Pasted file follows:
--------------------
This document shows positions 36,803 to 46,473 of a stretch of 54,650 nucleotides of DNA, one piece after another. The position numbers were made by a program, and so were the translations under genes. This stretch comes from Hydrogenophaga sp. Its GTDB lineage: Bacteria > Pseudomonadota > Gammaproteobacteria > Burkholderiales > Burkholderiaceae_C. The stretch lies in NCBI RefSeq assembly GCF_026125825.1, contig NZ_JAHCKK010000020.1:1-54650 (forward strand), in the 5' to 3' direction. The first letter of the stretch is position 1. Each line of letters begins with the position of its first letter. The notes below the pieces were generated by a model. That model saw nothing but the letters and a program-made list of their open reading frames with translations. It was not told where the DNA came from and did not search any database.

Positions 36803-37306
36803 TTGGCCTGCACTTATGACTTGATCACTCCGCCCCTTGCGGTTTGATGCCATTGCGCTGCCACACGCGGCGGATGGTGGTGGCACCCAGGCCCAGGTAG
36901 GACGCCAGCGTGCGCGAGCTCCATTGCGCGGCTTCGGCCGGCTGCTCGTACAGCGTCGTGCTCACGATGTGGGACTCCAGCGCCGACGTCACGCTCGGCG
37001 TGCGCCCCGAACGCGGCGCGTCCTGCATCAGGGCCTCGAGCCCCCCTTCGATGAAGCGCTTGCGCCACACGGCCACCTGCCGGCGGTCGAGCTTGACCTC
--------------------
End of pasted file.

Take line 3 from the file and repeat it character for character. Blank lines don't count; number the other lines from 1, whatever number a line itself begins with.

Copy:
36803 TTGGCCTGCACTTATGACTTGATCACTCCGCCCCTTGCGGTTTGATGCCATTGCGCTGCCACACGCGGCGGATGGTGGTGGCACCCAGGCCCAGGTAG